Does anyone ever enjoy the growing pains when new leadership takes over at the helm of your company? How about growing pains associated with a leadership change at a different company entirely? NuStar Energy (NYSE:NS) has cited a change in leadership at Mexico's national oil company, Petroleos Mexicanos (Pemex), for a one-year delay to its much-anticipated joint pipeline venture into Mexico. NuStar now expects completion of the pipeline, previously slated for the second half of 2016, to be pushed into 2017.
Despite the obvious downside to the delay, here's why you shouldn't be too concerned about the delay.
NuStar and PMI, an affiliate of Pemex, agreed to a joint venture in 2014 and appeared to be on schedule for a late-2016 completion. The venture, the first of its kind between the two companies, is intended to deliver liquefied petroleum gas and other refined products from Texas to storage facilities in Mexico through a new pipeline.
What NuStar hadn't anticipated, though, was that Mexican energy reforms instituted in 2013 would eventually impact the project.
The reforms unfortunately coincided with the drop in oil prices, so by the end of 2015, Pemex reported crushing debt to the tune of $15 billion, while oil production fell by over a million barrels per day. Unsatisfied with the reforms and state of the company, the Mexican president in February opted to replace Pemex's CEO. The new CEO has been busy divesting assets and shuffling the leadership team, which put the brakes on long-term projects.
A NuStar spokesman cited this change as the reason for the pipeline delay. According to a June investor presentation, the planned completion date is now late 2017, and spending on the project this year will drop from $125 million to an expected $10 million.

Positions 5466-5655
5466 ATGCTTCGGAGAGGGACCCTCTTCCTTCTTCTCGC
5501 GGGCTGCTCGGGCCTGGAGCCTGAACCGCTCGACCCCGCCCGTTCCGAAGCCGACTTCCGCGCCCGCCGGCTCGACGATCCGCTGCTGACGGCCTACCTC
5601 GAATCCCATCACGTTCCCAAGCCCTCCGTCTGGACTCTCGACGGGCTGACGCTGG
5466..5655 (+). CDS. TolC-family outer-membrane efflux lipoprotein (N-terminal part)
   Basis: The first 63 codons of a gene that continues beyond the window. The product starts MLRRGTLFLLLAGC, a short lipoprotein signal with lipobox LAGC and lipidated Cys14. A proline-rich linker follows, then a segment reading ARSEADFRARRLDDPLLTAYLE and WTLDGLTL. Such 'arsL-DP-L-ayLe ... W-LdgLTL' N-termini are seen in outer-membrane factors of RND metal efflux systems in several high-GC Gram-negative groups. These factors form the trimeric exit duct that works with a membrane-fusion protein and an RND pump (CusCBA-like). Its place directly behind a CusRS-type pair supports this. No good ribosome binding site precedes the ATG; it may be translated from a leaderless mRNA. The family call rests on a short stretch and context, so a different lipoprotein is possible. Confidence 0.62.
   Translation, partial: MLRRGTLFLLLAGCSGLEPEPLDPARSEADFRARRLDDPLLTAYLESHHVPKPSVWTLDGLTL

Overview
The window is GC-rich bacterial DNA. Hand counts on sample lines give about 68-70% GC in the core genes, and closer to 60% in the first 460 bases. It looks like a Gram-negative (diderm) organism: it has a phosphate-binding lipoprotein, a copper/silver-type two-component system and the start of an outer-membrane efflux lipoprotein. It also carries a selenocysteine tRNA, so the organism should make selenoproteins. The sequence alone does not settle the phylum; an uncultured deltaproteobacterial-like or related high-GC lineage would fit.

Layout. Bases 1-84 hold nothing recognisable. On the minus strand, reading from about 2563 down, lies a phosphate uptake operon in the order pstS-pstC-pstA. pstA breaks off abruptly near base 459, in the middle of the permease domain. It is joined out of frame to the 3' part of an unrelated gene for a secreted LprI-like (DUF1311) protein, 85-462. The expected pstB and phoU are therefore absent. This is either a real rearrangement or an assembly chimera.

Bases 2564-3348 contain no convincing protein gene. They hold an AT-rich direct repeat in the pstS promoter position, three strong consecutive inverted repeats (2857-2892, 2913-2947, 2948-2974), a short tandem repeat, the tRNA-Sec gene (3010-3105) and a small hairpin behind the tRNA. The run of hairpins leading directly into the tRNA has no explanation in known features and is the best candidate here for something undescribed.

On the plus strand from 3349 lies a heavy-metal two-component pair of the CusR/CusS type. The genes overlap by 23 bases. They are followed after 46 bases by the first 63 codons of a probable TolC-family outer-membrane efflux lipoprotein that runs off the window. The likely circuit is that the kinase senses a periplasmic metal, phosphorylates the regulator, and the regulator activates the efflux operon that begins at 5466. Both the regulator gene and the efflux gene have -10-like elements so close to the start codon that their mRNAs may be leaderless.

Will this impact NuStar's future earnings?
From a long-term perspective, not really.
While the joint venture with PMI would have solidified NuStar's expansion into Mexico, the company already boasts a large network of about 8,700 miles of pipelines, primarily in the United States, as well as 79 storage facilities. Last year, the company renewed an existing 10-year contract with PMI to transport naphtha, a refined petroleum liquid that is often used to dilute heavy crude oil, to Mexico. The new pipeline, though, would have been the first joint venture that would make NuStar a larger presence in the country.
Since the pipeline should be delayed only a year, the real impacts in 2016 involve reduced capital investment. In the long term, the company won't be able to generate cash flow from the project until late 2017 or early 2018. The one-year slippage, though, won't prevent NuStar from further diversifying its North American portfolio and entering a burgeoning energy market in Mexico.
To get a further feel for just how this delay may affect NuStar, let's take a quick look at the company's financials. Total pipeline throughput for the first quarter was 932,000 barrels per day with 95% of its capacity committed. Likewise, 98% of its storage facilities are being utilized. This produced $405 million in first-quarter revenue and $101 million in net cash from operating activities.
In its 2016 guidance, NuStar predicts strong EBITDA (earnings before interest, taxes, depreciation, and amortization) from all of its operating segments, and expects to cover its distribution expenses for a third consecutive year. Add in $130 million in cash on hand and $523 million remaining on a $1.5 billion revolving credit facility, and the company appears to have some financial flexibility. This leads me to believe that its current 9% dividend is likely sustainable, which makes a huge selling point for investors looking for a high yield.
One concerning fact, though, is a relatively high debt ratio. With $3.2 billion in long-term debt and $1.55 billion in shareholder equity, NuStar's debt-to-capitalization ratio sits at a relatively high 67%. Softening this uncomfortable fact, the company has no debt maturities until 2018. This will give the company time to chip away at these liabilities, particularly as projects like the Mexico pipeline come on line.
The pipeline delay pushes off NuStar's planned expansion, but the one-year shift shouldn't have major repercussions. Still, more broadly, the debt situation is problematic. NuStar has ample liquidity and positive cash flow to tackle it but paying down its debts needs to be a focus. All in all, the delay will have no material affect, and investors can rest easy at night while collecting their 9% dividend.